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Value of Algae in Creating Oxygen Everywhere

December 13, 2014 by ROTban Services Corp.

Take a deep breath. Now exhale. You probably owe this breath of fresh air to the algae. That’s right. People don’t think about the oxygen they breathe and where it comes from. It is simply there. If asked, about the source of oxygen on Earth, you will probably say without a second thought “the forests and plants.” Of course, this is an undeniable fact. In reality, huge amount comes from the oceans. The greenery cannot be only found on land.  Marine plants and algae in particular are producing between 70 % – 80% of the oxygen on the planet. Plus they can impact the ocean’s clearance rate.

Algae are not the usual seaweed that you see when you go at the beach. They are a collection of tiny single – celled microorganisms that resemble plants. Algae play an important role in the underwater food chain. The most beneficial environment for these organisms is the areas where the cold and nutrient water from the bottom mixes the warmer one from the surface. This is the perfect liquid fertilizer. The algae live and grow in water, but they can evolve in damp soil.  Combined with fungi they create lichens. More than 7,000 different spices of algae are existent on our planet.   There are three basic types depending on their colour – red, green and brown. The microalgae that are drifting in the ocean water are also known as a phytoplankton.

Like the rest of the land plants, algae produce oxygen as a by – product of photosynthesis. In the process the sunlight is transformed into a chemical energy and the carbon dioxide – into oxygen. The reaction is accomplished through proteins that absorb the light. They contain chlorophyll pigments.  The photosynthesis is a way to preserve stable oxygen levels.

Plants in oceans are as important as those on the lands if not more. Forests and greenery are producing roughly one third of the oxygen on earth. The marine plants, on the other hand, are responsible for the rest. The algae can produce tons of oxygen. This means that half the air we breathe comes from the algae.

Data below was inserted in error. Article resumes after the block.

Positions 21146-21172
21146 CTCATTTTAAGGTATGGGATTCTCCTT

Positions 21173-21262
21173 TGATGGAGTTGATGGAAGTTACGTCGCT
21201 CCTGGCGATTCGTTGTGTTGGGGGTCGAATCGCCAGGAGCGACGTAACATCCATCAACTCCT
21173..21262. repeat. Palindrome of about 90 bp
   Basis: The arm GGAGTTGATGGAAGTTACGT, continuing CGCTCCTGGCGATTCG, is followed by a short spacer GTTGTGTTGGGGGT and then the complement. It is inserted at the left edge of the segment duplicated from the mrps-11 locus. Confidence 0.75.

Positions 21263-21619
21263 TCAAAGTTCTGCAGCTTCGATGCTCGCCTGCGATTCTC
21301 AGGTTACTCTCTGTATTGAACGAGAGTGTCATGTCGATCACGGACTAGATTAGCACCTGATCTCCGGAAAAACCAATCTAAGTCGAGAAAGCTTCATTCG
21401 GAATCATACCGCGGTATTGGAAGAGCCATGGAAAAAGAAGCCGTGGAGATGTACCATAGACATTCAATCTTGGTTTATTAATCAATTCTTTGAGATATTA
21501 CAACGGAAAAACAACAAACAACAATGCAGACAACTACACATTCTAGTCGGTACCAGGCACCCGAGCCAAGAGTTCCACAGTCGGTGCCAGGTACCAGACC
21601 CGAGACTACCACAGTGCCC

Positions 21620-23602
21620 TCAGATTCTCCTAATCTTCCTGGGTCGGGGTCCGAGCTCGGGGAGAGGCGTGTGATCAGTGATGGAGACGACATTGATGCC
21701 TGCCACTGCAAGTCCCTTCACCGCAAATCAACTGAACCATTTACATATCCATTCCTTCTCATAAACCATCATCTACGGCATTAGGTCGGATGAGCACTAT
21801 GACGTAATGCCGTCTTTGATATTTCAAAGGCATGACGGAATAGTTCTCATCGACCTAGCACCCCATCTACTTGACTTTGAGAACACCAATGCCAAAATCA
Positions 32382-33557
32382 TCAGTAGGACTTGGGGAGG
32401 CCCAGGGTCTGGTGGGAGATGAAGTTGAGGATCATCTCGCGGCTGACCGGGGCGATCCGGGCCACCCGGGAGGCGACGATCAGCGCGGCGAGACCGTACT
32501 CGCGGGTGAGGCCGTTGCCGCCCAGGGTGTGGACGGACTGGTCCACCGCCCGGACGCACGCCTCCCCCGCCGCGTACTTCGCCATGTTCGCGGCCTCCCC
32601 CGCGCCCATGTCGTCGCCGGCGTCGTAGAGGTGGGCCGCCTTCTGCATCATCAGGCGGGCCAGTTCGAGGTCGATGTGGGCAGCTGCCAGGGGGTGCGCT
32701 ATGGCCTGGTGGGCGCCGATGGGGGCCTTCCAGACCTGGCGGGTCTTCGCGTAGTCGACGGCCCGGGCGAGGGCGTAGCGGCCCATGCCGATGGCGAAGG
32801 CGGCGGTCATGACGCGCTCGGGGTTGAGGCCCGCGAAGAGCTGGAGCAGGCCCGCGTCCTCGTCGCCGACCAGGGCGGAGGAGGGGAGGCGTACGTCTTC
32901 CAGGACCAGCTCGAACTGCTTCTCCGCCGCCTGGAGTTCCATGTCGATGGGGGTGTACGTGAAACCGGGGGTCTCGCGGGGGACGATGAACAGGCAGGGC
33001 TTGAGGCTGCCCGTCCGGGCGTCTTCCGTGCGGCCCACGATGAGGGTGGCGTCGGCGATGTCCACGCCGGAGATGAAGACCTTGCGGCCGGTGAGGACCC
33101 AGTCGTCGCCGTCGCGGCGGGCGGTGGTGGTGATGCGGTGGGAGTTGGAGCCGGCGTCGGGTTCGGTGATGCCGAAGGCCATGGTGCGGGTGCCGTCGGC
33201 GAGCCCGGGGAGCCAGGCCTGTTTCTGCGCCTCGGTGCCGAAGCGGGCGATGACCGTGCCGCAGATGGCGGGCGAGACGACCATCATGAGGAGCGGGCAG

Don’t imagine, however, that the oceans and seas are filled from the bottom to the top with algae. There are places on the land that lack greenery. In the same way, there are aquatic areas that are not suitable for algae evolvement. Think about Antarctica. It doesn’t have the required conditions for growing plants. There are parts of the oceans that don’t offer the needed nutrients to stimulate the algae growth.

Although its positive influence is undeniable, it can also affect the clearance rate in the oceans. These marine plants are the main food many aquatic organisms, like the blue mussel that is used as an indicator of how clean is the sea water. The harmful particles in the oceans are absorbed by this type of mussels. The blue mussels are currently feeding with toxic species of algae that have detrimental effects of the clearance rate in the ocean.

However, we shouldn’t forget that most of the air we breathe is produced by algae.  In addition, by adding free oxygen to the atmosphere, algae indirectly help reduce the pollution and its negative effects.

Written on behalf of: Westminster House Clearance and Junk Removal services.

Jane Ashworth is a blogger from Manchester, Great Britain. She is a clutter fairy and can help you with a lot of advice about home and garden clearance.